George, Sue and I finished up the trimming, lateral-pulling and other canopy management early in the week, and as veraisin was begin to progress rapidly, the race was on to get the nets hung and tied before the birds could do too much damage to the grapes.  George and Derek would hang a huge, rolled net on the tractor, then Derek would drive up and down the rows while George and I stood on either side and pulled the nets off the roll and draped them across the vines.  Very, very tiring, as we were walking up and down the hill, using our arm muscles to stretch and untangle the many, many knots and holes in the nets.  Great exercise, though.  I earned my meals those days.  A gang of ten contract workers, Chinese and Malaysian, were hired to pin the nets around the vines, and at different times Sue and I would do the same, almost sewing the nets together using small plastic clips like the ones that hold bread bags shut.  We had one day of nasty, cold rain, so I ran errands in town with George instead of working, and rode up to the top of the property with him to try and fix an air-locked watering trough.  Another day he gave me a tour of Trinity Hill, the vineyard and winery that buys his family's grapes.  Sue and George's brother Charlie both work at TH, which is about quadruple the size of the Richmond's operation.  They're famous for their Gimblet Stones chardonnay.  Their chard grapes are grown on what used to be a river bed, and has since dried to a unique stony flat.  The stones provide excellent drainage for the plants, though they must be irrigated almost constantly to be kept healthy.  The stones also work like an oven, soaking up the heat from the sun and warming and ripening the grapes from below in addition to what the sun does from above.  I got a small tour of the winemaking process as well.  Goal: to get a job actually helping to make wine while I'm here.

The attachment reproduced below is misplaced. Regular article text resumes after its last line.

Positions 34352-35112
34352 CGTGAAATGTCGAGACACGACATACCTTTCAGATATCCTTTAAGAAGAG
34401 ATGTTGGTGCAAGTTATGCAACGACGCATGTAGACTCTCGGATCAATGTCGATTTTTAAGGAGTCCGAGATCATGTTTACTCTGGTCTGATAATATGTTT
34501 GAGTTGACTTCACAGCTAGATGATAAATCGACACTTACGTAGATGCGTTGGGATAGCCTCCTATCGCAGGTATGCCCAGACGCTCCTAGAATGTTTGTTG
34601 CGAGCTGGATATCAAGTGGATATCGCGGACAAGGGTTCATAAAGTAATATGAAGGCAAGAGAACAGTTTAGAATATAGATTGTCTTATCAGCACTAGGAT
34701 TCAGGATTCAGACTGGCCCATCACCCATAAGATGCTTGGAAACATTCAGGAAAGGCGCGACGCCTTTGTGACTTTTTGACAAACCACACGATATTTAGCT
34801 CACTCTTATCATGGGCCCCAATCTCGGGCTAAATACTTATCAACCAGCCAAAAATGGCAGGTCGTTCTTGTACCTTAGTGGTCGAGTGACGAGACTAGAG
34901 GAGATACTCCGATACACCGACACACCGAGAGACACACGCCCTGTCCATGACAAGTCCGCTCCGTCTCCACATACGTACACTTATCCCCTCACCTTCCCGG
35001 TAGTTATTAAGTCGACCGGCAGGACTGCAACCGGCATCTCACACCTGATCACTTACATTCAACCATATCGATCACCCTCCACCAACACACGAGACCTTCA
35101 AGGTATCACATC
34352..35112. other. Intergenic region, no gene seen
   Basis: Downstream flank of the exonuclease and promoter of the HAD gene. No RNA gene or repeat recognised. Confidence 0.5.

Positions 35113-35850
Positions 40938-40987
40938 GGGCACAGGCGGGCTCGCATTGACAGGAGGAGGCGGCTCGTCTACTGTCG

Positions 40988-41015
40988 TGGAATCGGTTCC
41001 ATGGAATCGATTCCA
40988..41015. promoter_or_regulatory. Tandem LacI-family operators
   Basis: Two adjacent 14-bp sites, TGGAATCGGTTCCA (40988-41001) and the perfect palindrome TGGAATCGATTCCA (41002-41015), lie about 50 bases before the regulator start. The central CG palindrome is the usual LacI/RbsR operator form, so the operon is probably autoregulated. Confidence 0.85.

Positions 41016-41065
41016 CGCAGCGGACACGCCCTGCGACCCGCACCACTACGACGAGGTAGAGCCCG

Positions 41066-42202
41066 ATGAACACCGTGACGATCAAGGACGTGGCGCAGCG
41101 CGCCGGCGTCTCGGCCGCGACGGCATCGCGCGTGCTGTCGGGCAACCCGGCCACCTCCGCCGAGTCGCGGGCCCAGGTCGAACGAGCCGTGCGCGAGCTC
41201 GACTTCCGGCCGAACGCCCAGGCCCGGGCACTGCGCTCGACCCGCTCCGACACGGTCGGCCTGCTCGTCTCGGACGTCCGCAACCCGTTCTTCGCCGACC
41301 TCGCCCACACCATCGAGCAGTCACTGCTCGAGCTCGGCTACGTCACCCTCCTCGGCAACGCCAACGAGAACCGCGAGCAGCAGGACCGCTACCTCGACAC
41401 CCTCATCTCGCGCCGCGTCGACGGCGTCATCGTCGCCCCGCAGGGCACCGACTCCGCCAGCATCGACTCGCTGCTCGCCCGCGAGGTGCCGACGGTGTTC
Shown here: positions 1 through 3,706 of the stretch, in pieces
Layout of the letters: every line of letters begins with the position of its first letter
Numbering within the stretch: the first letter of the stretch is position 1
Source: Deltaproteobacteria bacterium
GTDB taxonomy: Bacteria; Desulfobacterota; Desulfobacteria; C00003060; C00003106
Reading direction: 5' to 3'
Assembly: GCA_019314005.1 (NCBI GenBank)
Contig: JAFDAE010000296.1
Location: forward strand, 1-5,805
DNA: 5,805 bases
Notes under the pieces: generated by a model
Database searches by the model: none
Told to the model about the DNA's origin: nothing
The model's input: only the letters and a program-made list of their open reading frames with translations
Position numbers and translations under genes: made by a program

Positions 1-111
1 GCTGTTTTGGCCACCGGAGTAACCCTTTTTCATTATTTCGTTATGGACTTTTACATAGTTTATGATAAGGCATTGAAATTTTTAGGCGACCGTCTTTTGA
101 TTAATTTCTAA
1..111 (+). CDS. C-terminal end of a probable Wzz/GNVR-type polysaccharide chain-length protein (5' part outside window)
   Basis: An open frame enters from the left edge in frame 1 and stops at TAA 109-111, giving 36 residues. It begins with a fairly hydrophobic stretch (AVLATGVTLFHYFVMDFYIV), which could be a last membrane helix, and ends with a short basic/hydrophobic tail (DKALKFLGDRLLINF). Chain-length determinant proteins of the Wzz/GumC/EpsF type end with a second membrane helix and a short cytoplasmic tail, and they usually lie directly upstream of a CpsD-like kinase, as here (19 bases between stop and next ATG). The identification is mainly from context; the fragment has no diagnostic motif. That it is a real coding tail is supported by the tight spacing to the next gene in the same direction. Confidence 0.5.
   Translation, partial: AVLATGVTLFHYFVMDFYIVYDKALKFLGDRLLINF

A rather thought-provoking encounter: Pauline, Sue's sister stopped by for a visit.  She'd just returned from a visit to California, and was full of things to say about the USA.  Sue apologized to me later, “Excuse my crazy sister.  She's either stoned or pissed – she's usually one of the two.”  Ahh.  A crucial thing to be aware of, as she was accusing Americans of not providing health care, welfare, government housing or soup kitchens for our poor population, and using the money instead to fund huge parades and firework displays.  She was also quite furious at the practice of sales tax, forgetting that in NZ, everything has a 12% general tax, from luxury items to life's necessities.  In fact, George told me later, NZ is the most taxed country in the world.  Pauline tried to explain the system to me and the rest of the family as we sat in stunned and polite silence – the tax money levied on items in Cali goes directly to Arnold Schwarzenegger and “the other district governors” for their own personal use.  At first I tried to listen, because I'm always curious to hear the impressions that Kiwis have of the US, then I tried to engage her in discussion, to correct her concept of sales tax, and then simply tried to figure out if I was being deliberately accused of these things, being the only American present, or if she had failed to notice my accent and had no idea.  It became obvious quite quickly that this was a tirade, not a debate, so I kept my mouth shut and felt gratified to hear Derek and Sue try to point out her misconceptions and steer her onto different topics.  It wasn't offensive, exactly; we all had a laugh about it later.  It was more worth a smile and a nod than an argument, but the ignorance of it caught me off guard.

One night the whole family got together to celebrate Joan's (Derek's mom's) seventieth (?) birthday at a local Thai restaurant.  I got to meet some family friends, not to mention Joan herself, who was in top form, George said.  I thought she was great.  Joan is one of those women who relishes the status and privilege of age.  She's direct, observant and smart, and lorded over her end of the table with demands that her guests drink more wine and explain the menu to her, and why didn't George get off his ass and go finish university, eh?  Her eyes, however, held a twinkle and a joy that did more than enough to soften any comment too blunt.  Another night Kim and Fenton came over with pizza and joined George, Sue, Derek and I in a game of trivial pursuit (which I won – hahaha!).  And last night Derek, George, Sue and I took the boat out for another round of waterskiing to celebrate finishing the nets.  After dinner, we opened a bottle of Trinty Hill High Country Pinot Noir, from 2003 – made with fruit from the very grapevines that I'd been sweating over for two weeks.  What a taste – soft and fruity with hints of oak (I couldn't taste the oak, but George assured me that it was in there).  It was quite a lovely wine, and quite a lovely way to end my tenure here on Oban Station.  Today I'm moving on.  Heading north and east to Waikaremoana and the East Cape – and praying that the northeasterly storm that's predicted won't interfere with my plans for hiking.

It's been three months…life is good.